Elite Fighting Championship is a mixed martial arts (MMA) organization based in Vancouver, BC, Canada. It was created in 2005 to showcase the sport of mixed martial arts in Western Canada on a professional level.
Although there are a number of MMA organizations based in Canada, the only other organization in Western Canada is King of the Cage, which primarily holds events in the province of Alberta.
Elite Fighting Championship is governed by the rules of the International Sport Combat Federation (ISCF) and is sanctioned by the Vancouver Athletic Commission.
Every round in Elite Fighting Championship competition is 5 minutes in duration. Title matches consist of 4 rounds and non-title matches consist of 3 rounds.
The time for rest periods between rounds is 90 seconds as opposed to the 60 seconds specified by the ISCF.
In the event that a match ends in a draw, the match will continue with an "overtime round" which will be of the same length as the other rounds of the match. At the completion of the overtime round, if the match does not end prior to the expiration of that round's time, the winner of the match shall be determined by the judges' scores on that "overtime round" alone.
In the event that an "overtime round" ends in a draw, the match will continue with additional overtime rounds until a winner is declared. The result of each successive overtime round shall be the decision for the entire match.
Elite Fighting Championship follows the weight classes laid out by the ISCF, but does not use the Flyweight (MMA), Bantamweight (MMA), or Super Heavyweight (MMA) classes.
| Weight class | lb | kg |- | Featherweight (MMA) | 135.1 to 145 | 61.37 to 65.90 |- | Lightweight (MMA) | 145.1 to 155 | 65.91 to 70.45 |- | Welterweight (MMA) | 155.1 to 170 | 70.45 to 77.27 |- | Middleweight (MMA) | 170.1 to 185 | 77.28 to 84.09 |- | Light Heavyweight (MMA) | 185.1 to 205 | 84.10 to 93.18 |- | Heavyweight (MMA) | 205.1 to 265 | 93.19 to 120.45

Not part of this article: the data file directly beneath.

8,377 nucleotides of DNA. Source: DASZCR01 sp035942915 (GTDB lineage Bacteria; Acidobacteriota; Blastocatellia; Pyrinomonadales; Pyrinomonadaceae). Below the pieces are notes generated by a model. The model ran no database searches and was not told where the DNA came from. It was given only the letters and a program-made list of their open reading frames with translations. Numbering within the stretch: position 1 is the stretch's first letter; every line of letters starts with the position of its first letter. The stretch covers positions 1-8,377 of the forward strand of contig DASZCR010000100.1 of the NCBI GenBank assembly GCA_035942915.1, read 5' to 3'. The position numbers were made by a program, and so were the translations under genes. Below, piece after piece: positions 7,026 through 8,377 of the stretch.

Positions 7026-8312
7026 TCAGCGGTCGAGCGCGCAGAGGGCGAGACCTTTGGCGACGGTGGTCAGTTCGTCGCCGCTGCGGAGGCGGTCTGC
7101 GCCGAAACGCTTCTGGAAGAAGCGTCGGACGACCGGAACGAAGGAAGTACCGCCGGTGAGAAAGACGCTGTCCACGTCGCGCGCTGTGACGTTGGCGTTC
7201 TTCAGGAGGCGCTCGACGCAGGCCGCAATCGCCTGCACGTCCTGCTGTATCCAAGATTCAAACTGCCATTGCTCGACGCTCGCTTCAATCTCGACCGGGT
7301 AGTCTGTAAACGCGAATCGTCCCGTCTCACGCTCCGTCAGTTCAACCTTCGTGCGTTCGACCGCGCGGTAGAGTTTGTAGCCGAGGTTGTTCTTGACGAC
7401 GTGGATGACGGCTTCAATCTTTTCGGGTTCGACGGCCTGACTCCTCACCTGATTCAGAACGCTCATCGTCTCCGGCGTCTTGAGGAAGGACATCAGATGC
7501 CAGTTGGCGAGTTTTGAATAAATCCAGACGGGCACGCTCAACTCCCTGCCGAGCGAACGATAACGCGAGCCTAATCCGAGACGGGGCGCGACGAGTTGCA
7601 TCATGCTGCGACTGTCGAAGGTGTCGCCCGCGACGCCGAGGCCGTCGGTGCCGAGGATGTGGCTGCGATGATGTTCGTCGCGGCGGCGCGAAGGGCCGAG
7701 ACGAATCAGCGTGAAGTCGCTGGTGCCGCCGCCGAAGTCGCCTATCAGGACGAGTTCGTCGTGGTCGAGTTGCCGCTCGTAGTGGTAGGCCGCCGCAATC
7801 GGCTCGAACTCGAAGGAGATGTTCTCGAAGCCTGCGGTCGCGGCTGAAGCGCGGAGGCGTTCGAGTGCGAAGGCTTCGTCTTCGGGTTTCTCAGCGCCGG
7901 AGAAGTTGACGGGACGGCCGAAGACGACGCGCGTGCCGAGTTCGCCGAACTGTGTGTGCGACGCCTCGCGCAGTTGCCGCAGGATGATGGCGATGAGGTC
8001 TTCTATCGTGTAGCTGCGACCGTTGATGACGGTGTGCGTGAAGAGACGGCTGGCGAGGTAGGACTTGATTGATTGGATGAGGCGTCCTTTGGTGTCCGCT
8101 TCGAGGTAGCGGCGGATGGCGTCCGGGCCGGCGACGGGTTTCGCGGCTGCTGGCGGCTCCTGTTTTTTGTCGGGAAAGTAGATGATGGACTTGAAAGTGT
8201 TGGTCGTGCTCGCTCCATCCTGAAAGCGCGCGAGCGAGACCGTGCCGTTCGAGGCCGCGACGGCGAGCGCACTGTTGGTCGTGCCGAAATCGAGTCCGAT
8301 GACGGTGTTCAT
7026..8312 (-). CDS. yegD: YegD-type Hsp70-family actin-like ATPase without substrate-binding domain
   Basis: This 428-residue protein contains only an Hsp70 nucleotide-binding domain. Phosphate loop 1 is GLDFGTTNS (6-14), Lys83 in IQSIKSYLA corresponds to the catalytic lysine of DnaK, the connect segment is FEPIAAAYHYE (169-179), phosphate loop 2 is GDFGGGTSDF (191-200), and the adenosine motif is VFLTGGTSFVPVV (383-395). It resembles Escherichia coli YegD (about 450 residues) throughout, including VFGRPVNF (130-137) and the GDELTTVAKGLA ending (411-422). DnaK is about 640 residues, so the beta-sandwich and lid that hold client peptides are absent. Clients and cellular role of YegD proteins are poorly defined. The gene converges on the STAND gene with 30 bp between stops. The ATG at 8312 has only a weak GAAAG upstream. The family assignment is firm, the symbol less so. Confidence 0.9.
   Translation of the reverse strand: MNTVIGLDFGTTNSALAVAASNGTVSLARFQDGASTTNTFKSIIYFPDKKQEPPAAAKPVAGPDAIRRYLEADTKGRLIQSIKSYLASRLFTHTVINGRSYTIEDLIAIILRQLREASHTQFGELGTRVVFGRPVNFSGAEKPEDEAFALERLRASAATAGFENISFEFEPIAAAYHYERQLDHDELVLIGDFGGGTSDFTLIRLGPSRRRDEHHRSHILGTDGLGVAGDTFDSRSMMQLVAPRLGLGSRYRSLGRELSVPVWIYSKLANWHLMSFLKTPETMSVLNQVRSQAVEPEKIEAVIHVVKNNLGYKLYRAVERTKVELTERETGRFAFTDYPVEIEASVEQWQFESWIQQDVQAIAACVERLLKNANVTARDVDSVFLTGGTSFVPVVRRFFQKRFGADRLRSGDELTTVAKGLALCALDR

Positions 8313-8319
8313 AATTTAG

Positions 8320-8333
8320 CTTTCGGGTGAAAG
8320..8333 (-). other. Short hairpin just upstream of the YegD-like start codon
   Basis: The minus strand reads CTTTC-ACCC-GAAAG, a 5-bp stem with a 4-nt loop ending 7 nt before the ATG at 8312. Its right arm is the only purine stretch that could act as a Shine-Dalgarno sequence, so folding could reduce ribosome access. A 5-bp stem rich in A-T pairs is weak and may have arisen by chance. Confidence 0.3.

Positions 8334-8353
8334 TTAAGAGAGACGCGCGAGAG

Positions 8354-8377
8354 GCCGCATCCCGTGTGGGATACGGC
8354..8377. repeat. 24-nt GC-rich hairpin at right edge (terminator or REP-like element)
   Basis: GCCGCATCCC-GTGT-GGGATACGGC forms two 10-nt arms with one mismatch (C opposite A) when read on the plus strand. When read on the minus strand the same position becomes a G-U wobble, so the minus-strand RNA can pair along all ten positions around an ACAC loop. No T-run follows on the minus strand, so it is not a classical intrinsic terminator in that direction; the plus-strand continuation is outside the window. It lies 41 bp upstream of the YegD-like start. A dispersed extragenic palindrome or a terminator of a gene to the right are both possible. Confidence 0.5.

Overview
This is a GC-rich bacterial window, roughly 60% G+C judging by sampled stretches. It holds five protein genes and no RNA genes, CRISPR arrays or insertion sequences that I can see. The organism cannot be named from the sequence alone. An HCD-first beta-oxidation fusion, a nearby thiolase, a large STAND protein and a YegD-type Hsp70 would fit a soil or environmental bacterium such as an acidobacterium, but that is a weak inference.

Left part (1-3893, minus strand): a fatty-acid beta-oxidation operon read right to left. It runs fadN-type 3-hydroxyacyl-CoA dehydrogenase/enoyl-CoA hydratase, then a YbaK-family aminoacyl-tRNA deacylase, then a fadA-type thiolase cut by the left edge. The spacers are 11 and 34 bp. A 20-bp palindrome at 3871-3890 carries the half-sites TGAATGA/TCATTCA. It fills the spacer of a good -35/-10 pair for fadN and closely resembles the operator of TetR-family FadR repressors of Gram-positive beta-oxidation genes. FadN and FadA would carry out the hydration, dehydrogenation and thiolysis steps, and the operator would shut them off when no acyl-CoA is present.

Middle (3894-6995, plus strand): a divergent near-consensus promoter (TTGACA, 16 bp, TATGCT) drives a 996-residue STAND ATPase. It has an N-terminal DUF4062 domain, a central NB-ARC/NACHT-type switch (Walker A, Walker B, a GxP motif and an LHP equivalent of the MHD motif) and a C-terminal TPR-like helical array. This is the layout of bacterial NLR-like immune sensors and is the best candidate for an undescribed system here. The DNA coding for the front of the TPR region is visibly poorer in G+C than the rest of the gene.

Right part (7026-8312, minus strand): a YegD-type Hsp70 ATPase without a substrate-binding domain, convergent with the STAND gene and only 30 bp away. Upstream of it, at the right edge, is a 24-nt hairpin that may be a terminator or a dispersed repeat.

Ring vs cageEdit
Elite Fighting Championship uses a traditional boxing-style ring, as opposed to a cage (as used by the Ultimate Fighting Championship or King of the Cage).
All competitors must fight in approved shorts. Contrary to ISCF rules, shoes, shirts, gis, or any other uniforms, are not allowed.
A fighter may win a match in 1 of 6 ways:
- Knockout: Fighter is unable to intelligently defend himself following a strike(s).
- TKO: If the licensed ringside physician or referee decides the fighter cannot continue due to a cut or other injury.
- Submission: When a fighter submits by tapping the opponent or the mat more than "3" times as a result from a choke, lock, or for any other reason. If a fighter is in no position to tap out, he may yell "MATTE", "QUIT" or "GIVE UP". If a fighter cannot tap or cannot yell, the referee shall stop the bout from his own personal determination of the fighter's safety.
- Referee stoppage: When a fighter is taking excessive punishment but cannot or will not submit or quit, either due to striking, failing to show a willingness to continue, a refusal to submit in the face of grave injury, or any other reason the referee believes is necessary to preserve the fighter's safety.
- Throw in the towel: When a fighter's corner feels their fighter has had enough and decides to end the bout for the safety of the fighter. This shall count as a TKO.
- Quit: When a fighter simply cannot or refuses to continue.
- Decision: When the bout has ended after the specified time period without a winner, the bout decision shall be determined by the judges, using the 10-point must system:
- Unanimous Decision: Indicates that all three judges awarded the same fighter the winner on points.
- Split Decision: Indicates that two judges scored the fight for one fighter and the other judge scored the fight for the other fighter.
- Majority Decision: Indicates that two judges scored the fight for one fighter and the other judge scored the bout a draw.
- Draw: Indicates that one judge had the fight for one fighter, one judge had the fight for the other fighter, and the third judge had the fight even. It could also mean that all three judges scored the fight a draw or that two of the three judges scored it a draw. In the event of a draw, a match may continue with "overtime rounds" as mentioned above.
- Disqualification: The fighters's opponent is disqualified by the referee.
- Light heavyweight - Marvin Eastman
- Featherweight - Ben Greer